KenStorch.com – The Official Original Prime site of Ken Storch
(The site is undergoing a fourth re-deconstructiopn phase and will be occasionally messy till this phase is done.)
Ken Storch is an award-winning artist, educator, photographer, writer, and web publisher.
Photography is my primary artistic medium although I also work in oils, watercolors, pastels, inks, and traditional drawing media. For me, the aesthetic results are of import, not necessarily the tools and techniques used to achieve them. I am comfortable with, and conversant in, both long-established analog photography and the latest digital imaging technologies.
My personal work is held in collections in Arizona, such as 13 pieces in the Snell & Wilmer collection, as well as in private collections nationwide, and in Canada, France, Germany, Italy, Spain, England, and Australia.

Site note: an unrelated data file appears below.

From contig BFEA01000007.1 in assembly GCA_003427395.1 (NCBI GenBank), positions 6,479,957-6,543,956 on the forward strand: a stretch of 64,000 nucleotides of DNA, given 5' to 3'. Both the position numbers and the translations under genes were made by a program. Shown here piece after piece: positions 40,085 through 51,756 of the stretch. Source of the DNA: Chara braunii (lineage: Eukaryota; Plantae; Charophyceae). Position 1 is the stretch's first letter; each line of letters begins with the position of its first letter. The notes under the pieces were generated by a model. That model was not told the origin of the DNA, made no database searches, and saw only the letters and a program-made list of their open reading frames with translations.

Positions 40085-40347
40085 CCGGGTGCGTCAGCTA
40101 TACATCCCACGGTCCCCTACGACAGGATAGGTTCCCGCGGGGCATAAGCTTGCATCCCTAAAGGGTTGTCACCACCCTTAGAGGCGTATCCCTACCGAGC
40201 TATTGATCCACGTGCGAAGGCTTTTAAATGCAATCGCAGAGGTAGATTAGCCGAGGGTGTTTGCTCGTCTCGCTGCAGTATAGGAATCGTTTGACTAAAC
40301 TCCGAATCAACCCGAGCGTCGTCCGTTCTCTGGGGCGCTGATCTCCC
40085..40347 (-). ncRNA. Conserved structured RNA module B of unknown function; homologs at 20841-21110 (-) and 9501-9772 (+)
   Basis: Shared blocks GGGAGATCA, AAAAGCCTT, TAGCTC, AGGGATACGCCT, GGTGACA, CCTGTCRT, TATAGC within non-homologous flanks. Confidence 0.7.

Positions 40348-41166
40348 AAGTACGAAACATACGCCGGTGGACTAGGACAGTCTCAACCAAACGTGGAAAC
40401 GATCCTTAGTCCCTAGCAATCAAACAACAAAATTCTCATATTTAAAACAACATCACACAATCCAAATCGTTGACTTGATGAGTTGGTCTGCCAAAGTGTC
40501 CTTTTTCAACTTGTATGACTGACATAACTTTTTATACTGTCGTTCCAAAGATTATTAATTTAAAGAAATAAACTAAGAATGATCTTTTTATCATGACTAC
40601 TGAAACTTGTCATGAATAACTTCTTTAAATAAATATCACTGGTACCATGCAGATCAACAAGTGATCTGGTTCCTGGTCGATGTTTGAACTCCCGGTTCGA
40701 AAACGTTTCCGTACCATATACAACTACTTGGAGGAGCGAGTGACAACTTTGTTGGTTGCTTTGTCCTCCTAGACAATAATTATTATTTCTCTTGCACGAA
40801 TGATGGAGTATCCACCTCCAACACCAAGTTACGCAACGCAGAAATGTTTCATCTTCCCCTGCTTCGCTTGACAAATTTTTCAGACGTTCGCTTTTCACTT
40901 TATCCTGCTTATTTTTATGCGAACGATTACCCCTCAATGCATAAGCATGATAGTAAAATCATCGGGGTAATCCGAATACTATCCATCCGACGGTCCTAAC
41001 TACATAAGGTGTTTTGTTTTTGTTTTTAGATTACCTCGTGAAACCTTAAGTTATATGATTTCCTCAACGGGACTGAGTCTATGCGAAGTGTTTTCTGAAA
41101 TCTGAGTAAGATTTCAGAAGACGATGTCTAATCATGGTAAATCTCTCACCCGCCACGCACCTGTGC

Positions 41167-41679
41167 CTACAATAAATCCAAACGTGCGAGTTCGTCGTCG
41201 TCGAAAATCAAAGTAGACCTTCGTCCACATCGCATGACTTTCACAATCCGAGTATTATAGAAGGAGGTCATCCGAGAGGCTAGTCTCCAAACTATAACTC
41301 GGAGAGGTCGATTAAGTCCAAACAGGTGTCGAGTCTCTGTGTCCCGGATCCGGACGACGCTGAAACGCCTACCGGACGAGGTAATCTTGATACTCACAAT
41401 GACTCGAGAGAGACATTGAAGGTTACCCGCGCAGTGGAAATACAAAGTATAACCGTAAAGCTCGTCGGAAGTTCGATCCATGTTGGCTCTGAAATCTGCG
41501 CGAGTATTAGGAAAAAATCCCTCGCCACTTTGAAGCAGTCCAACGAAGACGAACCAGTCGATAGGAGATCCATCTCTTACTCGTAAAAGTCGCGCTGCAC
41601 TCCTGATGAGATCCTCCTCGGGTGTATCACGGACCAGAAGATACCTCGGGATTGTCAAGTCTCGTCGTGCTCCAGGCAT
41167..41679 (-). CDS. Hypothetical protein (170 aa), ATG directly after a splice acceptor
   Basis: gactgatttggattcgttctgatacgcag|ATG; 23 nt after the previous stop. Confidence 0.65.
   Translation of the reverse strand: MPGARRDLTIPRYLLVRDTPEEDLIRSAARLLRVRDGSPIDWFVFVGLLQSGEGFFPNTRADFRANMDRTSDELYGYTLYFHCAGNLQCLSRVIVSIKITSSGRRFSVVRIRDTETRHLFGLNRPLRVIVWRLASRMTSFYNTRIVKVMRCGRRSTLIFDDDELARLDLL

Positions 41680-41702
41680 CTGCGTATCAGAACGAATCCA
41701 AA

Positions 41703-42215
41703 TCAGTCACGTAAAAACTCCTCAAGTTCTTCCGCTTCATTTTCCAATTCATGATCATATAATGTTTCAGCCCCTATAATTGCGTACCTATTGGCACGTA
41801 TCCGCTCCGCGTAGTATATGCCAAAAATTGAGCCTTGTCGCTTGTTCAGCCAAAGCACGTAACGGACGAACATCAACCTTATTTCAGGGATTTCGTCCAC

My writing on Photography, Photoshop, and Digital Imaging, as well as my fine art photography and digital images, have appeared in local, national and international art and photography magazines.
This Post Has 2 Comments
I was looking at Don Petits transit of Venus photos from the ISS and was interested in what filter he was using that gave the Sun its blue appearance. I can not find details of the filter, but read it was a Neutral Colour Filter, but if so, why would the Sun be blue? I looked at the EXIF data for the photos and he is using higher ISO (400) and longer exposure (1/1250), but you are using a stack of filters and 1/8000 and ISO 100, so I was curious as to why the difference?
From a video of Petit in the cupola, he shows the camera and it would seem to be a film type filter, but no idea of the details. Maybe you have more info?
Good images though, well done.
I don’t know the image, but, at a guess, some polarizers have a color shift, and even some so-called Neutral Density filters aren’t as pure as stated.
Or, perhaps there was a color compensating filter like a Daylight filter in the chain.
Thanks for your comments,